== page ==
Megan Blunk, a senior at the University of Illinois at Urbana-Champaign, began her wheelchair basketball career four years ago. Blunk went to Peninsula High School in Gig Harbor, Washington and chose to study Psychology at Illinois in hopes of becoming a counselor for those who have been injured or are living with depression. Illinois is the place Blunk was meant to be; she enjoys putting herself in uncomfortable situations and her choice of college was no different.
Outside of her commitment to the women’s wheelchair basketball team at UIUC, Blunk has qualified to compete on the 2014 USA wheelchair basketball team. Sports have always been a major part of Blunk’s life; when she was eighteen, Blunk broke her back in a motorcycle accident and became paralyzed from the waist down. During the years following her accident, Blunk worked toward building her strength and exploring new opportunities to continue being active. Basketball helped Blunk find herself after her accident; the sport gave her something to look forward to and work towards.Along with basketball, Blunk also competes on the USA Paracanoe team. Her classification is Trunk and Arms (TA), which signifies her degree of mobility and control. However since she is the only TA member of the women’s team, she often competes against more mobile athletes in the Legs, Trunk and Arms (LTA) classification.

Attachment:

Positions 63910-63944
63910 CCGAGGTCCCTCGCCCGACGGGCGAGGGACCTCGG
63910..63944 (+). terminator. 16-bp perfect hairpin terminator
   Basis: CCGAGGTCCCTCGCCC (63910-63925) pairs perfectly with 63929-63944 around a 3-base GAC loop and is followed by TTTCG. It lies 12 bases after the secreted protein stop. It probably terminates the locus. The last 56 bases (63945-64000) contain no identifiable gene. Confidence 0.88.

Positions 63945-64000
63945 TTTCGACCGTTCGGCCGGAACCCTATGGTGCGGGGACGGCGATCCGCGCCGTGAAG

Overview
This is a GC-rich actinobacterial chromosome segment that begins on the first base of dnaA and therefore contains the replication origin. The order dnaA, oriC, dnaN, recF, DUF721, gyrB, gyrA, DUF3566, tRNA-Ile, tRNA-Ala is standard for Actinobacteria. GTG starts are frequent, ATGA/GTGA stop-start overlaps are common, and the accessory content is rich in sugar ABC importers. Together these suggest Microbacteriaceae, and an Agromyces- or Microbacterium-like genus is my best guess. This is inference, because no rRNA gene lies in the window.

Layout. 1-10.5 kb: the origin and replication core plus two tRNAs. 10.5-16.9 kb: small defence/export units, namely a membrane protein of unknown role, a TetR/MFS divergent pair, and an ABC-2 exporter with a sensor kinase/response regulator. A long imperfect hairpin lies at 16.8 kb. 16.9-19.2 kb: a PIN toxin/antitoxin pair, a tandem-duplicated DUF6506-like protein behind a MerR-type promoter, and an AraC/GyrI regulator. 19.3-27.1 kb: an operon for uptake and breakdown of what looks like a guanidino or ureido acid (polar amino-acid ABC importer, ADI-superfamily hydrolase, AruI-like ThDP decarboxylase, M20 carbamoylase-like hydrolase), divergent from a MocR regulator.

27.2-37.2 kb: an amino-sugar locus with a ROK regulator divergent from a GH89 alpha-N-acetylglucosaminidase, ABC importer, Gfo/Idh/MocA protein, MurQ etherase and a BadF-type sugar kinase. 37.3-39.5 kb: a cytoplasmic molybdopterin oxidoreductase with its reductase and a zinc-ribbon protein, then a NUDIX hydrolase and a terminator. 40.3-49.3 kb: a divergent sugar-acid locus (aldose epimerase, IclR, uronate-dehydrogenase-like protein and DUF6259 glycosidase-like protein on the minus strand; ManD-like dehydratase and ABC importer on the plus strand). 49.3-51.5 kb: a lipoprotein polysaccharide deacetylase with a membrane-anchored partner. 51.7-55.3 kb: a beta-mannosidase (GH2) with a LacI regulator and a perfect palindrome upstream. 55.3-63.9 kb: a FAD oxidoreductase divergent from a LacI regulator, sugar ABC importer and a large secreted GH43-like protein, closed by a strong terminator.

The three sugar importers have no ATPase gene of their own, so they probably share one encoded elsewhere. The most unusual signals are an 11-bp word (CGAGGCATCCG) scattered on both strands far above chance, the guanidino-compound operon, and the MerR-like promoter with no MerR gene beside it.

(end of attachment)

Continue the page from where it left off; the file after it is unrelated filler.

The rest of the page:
Blunk’s favorite part about playing basketball is that it gives her the opportunity to push herself to be better in all aspects of life. Learning to shoot in pressure situations and maintain composure, as well as trusting her teammates are skills that Blunk has learned from being a member of both the Illinois and USA teams.
Being able to play on the USA team has given Blunk a whole new respect for what it takes to play for her country. Her coaches make sure that the players understand that by wearing the USA letters they are representing their entire country, and that it is their responsibility to do everything to the best of their ability. “Everywhere we go, every time we play, practice, eat, sleep, study—everything needs to be done with hard work, respect, and appreciation, and it feels really good to know you are a part of that,” Blunk said.